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#30 Voyageur

Modern-day kayakers follow a heritage that goes back to voyageurs who explored North America’s rivers to bring back the riches of a continent—if they survived incredible hazards.

Signed and dated PR Drumm, 1998
Black Cherry
9” diameter x 2.5”deep

Third Prize, North Jersey Woodcarvers, 9/98
St. John’s Bernardsville 10/98
Delaware Valley Woodcarvers (Abington PA), 4/99
Kent Connecticut Art Association, 8/99
Ringwood Arts, 8/99

My older brother Jim and I kayak together several times a month on local rivers, lakes and ocean, year around. Our kayaks are tough Polyethylene rotational molded 10' Keowees, Old Town, Harmony, and Penguin. Two Stern inflatables (1- and 2-person) ensure we can take deflated rolled-up inflatables and fly to any other river, lake, and ocean in the world. Multiple kayaks of all kinds ensure friends and 6 grandchildren and mama enjoy kayaking too. 
What does this have to do with the bas-relief sculpture 'Voyageur' above? Jim and I don't like to repeat same river etc. again in any month of kayaking. He picked the headwaters of the Ramapo River to begin our mid-day's journey of about 3 hours. We left one car at a likely takeout near Tuxedo and drove on up with two Keowees to the Arden railroad station near Woodbury Commons NY. The station parking lot was filled up, so we asked a householder nearby if we could park the car there while we kayaked. No problem. The Ramapo is a brook at this point, easy to jump over. We tossed the kayaks in, and paddled off, encountering beaver dams, twists and turns, but no shallows. I happened to be ahead when I saw a 'screener', a tree across the river with barely enough clearance to duck and shoot under. Whoops! A waterfall! No way one can tell coming downstream fast, how far one will drop like a tumbling rock into debris churning at the bottom of the fall. I shot over the waterfall. It was a mere 3-4 feet, landing safely, so I spun the kayak around and took a snapshot of old brother Jim banging his head under the 'screener' and displaying a horrified face when he shot over the waterfall. Priceless. Hence, 'Voyageur' the sculpture.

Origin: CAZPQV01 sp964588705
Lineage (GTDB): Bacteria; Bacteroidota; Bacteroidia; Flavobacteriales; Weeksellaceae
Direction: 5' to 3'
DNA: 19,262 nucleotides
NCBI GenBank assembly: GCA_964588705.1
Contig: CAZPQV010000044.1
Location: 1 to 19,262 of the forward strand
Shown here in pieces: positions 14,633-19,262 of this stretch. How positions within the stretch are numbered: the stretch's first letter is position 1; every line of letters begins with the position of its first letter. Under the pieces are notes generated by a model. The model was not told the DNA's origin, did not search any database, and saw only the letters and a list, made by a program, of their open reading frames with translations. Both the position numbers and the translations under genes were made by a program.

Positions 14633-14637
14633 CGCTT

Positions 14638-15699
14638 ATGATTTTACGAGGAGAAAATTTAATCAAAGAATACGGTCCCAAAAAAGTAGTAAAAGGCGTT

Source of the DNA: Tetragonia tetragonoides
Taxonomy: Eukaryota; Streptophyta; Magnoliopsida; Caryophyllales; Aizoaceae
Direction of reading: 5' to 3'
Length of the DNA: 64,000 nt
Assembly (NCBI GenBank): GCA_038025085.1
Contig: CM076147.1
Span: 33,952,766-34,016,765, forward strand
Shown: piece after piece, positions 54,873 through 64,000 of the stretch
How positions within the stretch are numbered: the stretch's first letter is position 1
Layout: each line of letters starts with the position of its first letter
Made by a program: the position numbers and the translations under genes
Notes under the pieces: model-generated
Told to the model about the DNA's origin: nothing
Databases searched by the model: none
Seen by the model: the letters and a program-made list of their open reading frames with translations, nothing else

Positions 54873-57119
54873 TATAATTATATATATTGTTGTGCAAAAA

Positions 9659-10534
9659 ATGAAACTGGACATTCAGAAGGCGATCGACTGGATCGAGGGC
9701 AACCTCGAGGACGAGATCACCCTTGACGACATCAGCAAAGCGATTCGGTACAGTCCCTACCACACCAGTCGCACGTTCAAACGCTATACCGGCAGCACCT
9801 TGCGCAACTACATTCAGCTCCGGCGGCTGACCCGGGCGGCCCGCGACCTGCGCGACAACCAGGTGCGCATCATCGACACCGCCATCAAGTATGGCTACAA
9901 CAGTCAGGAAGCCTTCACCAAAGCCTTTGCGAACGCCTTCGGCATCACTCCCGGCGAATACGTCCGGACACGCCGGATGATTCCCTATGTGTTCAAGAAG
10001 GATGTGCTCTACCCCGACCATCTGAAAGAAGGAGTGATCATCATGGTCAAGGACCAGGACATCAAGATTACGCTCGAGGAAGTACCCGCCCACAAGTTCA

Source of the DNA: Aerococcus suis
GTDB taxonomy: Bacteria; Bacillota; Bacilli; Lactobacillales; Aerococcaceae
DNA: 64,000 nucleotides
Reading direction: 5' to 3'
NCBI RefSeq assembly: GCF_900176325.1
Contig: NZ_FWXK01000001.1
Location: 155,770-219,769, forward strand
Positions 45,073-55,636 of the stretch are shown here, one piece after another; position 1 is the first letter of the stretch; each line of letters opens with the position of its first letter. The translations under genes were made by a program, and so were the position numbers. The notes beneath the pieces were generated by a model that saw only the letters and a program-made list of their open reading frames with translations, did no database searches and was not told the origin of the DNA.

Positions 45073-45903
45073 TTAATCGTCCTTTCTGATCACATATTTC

I have carved different versions of this priceless memory, to the amusement of my brother Jim, who has one. The next one will be a 30" diameter 2" thick heroic sculpture in which I hope to really capture the occasion.
A Black Cherry 9" diameter cross-section 2" thick was in my basement wood pile, ideal for this carving. The photo served as guide while I scooped outlines in various depths, of fallen tree, branches, leaves, and river background in the dim distance, a nice exercise in perspective carving, something that cannot be taught but DONE. Then rough out the kayaker in his 'foreshortened' kayak ready to hurtle over the unknown (we should, but rarely 'scout out the river ahead' looking for hazards like this). I got a lot of detail into the 2" total depth and had fun creating the illusion of perspective (good practice for THE final heroic sculpture). Finally, I turned the bas-relief over and carved (scooped out) as much unnecessary wood as posssible. Black Cherry shrinks quite a bit after carving even when fairly well seasoned. Nobody wants checks (cracks) to appear in a sculpture that has taken several weeks of 2-6 hours' carving to do. The name 'Voyageur' is in memory of French Canadians who explored Canada's vast network of rivers to bring back birchbark canoe loads of furs IF they survived thousands of miles of incredible hazards, and Indians.
It is a pleasure to exhibit this one, which hangs on my private museum wall. 
ADVERTISING WELCOME ON ANY PAGE NOT ALREADY TAKEN. Contact prdrumm@gmail.com or Teri Hislop (201) 725-4428

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